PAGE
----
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DELTA - Assumptions

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Assumption: accuracy in
pronunciation is prioritised
over intelligibility

R1 - authors believe that

achieving nativespeaker standards is a
valid goal
R2 - accurate
is fundamental to
language learning

Assumption: inauthentic texts

are useful for presenting
language/ it is important for
target language to be
contextualised / listening texts
are a good way of introducing
language items

R1 - because the
language can be
R2 - there is no defective
R3 - the examples of the
target language will be
R4 - because context
provides meaning
R5 - because it is similar
to learning L1

Assumption - it is helpful to
allow learners to listen and read
at the same time

R1 - some students can

find listening a difficult
skill and need
additional support to
develop the skill
R2 - scaffolding in a
classroom context can
help support learners in
real life

Assumption: it is important that

learners leave a lesson with their
own written record of target

R1 - because writing a
record will aid memory
R2 - because teacher
can check correctness of
form student has

Assumption: It is important to
focus on discourse/adjacency

R1 - Because requests on
their own are not so
R2 - Learners can both
use them and respond to
R3 - responses are part
of the use

Assumption: It is important to
focus on style

R1 - because learners
need to be aware that
language is appropriate
to different situations
R2 - it's part of knowing
the meaning/use of
R3 - particularly
relevant to this target






Assumption: it is useful at
times to focus solely on form
and not deal with meaning

R1 - It is easier for
learners to focus on one
area at a time
R2 - a step by step
approach builds
learners' confidence and
avoids overloading them

Assumption: it is useful for

learners to do cognitively
challenging tasks when
focusing on the target
language/to work out language

R1 - because engaging
with the language aids
R2 - allows the teacher
to check how much
learners know
R3 - it is motivating for
the learners to check
what they know and
discover what they don't

Assumption: it is useful for

learners to use
dictionaries/important to
encourage learner autonomy

R1 - because learners
will not always have a
teacher on hand to help
R2 - because it forces
them to take
responsibility for their
own learning
R3 - helps their learning
outside the classroom

Assumption: it is useful to
expose the learners to the
language receptively before they
produce it

R1 - Because learners
may notice the language
R2 - It replicates what
happens in real life

Assumption: It is useful to
focus on form/highlight
problems of form through
focused exercises/focus on

R1 - because students
will learn better if there
is an explicit focus on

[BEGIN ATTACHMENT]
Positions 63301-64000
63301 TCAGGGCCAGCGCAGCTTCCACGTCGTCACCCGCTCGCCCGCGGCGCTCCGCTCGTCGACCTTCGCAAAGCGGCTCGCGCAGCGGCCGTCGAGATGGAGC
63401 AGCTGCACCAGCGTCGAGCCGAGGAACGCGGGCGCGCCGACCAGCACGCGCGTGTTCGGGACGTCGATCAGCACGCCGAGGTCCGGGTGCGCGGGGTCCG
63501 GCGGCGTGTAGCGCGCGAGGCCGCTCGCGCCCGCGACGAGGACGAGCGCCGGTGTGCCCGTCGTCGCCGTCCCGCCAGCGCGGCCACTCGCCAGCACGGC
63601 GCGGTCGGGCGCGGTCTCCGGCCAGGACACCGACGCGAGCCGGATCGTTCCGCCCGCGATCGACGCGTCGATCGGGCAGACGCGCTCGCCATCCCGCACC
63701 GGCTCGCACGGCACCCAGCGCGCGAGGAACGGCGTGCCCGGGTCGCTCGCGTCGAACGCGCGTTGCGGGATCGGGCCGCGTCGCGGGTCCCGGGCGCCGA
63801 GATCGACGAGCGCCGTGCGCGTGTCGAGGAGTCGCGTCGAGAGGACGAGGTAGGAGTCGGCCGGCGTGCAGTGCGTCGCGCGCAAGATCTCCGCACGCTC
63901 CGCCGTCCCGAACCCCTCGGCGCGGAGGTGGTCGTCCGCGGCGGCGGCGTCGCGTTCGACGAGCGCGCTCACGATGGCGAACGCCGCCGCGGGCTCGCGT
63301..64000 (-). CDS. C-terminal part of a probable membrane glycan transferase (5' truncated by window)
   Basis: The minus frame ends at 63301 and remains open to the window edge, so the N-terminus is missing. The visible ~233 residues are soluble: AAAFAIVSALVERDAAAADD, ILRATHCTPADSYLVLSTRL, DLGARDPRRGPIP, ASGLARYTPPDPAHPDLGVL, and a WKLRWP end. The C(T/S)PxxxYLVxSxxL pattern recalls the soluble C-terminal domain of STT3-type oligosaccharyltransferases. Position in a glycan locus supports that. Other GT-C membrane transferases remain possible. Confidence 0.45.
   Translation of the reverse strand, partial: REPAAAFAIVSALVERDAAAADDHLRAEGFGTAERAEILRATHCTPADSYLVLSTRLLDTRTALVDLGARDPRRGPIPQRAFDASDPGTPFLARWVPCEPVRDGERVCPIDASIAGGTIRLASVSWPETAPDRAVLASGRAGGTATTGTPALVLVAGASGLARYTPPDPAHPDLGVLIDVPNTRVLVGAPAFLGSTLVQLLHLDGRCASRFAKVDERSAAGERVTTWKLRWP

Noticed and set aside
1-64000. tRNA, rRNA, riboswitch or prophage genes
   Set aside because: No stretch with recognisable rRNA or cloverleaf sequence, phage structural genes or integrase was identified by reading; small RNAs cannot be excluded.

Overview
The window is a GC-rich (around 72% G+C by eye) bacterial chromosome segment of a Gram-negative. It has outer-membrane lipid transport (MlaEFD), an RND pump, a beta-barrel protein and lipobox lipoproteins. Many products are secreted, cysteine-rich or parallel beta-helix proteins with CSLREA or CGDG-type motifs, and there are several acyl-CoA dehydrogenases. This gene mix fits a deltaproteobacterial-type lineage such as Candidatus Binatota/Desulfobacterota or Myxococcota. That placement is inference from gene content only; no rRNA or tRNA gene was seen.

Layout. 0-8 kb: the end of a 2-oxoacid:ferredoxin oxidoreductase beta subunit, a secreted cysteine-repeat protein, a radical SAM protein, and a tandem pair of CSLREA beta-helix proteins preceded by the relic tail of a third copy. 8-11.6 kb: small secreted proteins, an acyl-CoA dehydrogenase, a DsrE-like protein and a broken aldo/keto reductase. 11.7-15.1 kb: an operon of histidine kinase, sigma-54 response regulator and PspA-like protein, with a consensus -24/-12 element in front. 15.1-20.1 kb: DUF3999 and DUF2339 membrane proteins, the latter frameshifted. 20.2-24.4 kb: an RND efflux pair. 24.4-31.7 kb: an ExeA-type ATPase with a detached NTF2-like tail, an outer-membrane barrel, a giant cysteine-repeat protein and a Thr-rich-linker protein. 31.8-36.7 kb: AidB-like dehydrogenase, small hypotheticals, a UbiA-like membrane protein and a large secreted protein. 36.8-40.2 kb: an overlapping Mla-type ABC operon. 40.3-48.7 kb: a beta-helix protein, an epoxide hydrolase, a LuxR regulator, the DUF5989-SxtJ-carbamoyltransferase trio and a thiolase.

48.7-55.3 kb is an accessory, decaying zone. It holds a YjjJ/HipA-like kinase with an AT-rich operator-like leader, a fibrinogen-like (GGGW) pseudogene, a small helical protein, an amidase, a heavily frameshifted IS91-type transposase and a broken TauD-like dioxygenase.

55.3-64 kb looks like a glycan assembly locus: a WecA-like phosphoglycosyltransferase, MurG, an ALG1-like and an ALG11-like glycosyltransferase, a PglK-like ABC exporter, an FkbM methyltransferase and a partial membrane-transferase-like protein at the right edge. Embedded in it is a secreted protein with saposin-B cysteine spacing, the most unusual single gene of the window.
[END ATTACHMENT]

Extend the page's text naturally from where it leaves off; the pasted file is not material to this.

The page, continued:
points of difficulty/form
they need to consider
R2 - makes students
aware of what they are
R3 - many students
expect an explicit
language focus





Assumption: it is useful to
have a task which doesn't
focus on target language even
if the prime reasons for the
text is linguistic / learners
need to understand meaning
of a text before focusing on
target language

Assumption: It is useful to
organise material around a
theme (the future and genetic
engineering) and the skills
and language areas are built
into this theme

R1 - It's important for

learners to have
opportunities to listen as
this is often something
which they need practice
R2 - It encourages
learners away from
focusing too soon on
language items
R3 - it might help activate
their existing knowledge
of the language
R4 - an initial focus on
meaning provides a
context for the language
R5 - ensures the learners
process the text for
meaning before they
attend to the language
and will encourage good
reading habits outside the
R6 - otherwise they won't
know which part of the
text to focus on
R1 - learners will be
motivated by the theme
because it is interesting
and allows for
R2 - it is quite an "adult"
theme, presumably
because the authors
believe that students want
to be intellectually
engaged. This
involvement should aid
memorisation and recall
of the language

Assumption: It is valuable to
categorise language according
to meaning/function

R1 - because categorising
language in this way
makes it easier to focus on
its use and appropriacy
R2 - helps learners store
the language efficiently

Assumption: It's useful to

teach language functions

R1 Because functional
language has high
surrender value for








Assumption - learners
should be given a task when

R1 - so they know which part

of the text to focus on
R2 - this gives them a
communicative purpose and
reflects how we listen in real
R3 - encourages students to
read for meaning instead of

Assumption: need to
activate interest/schemata

R1 - will help with top-down

processing (and make text
R2 - engages learners
R3 - it is motivating

Assumption: pictures and

visual stimuli are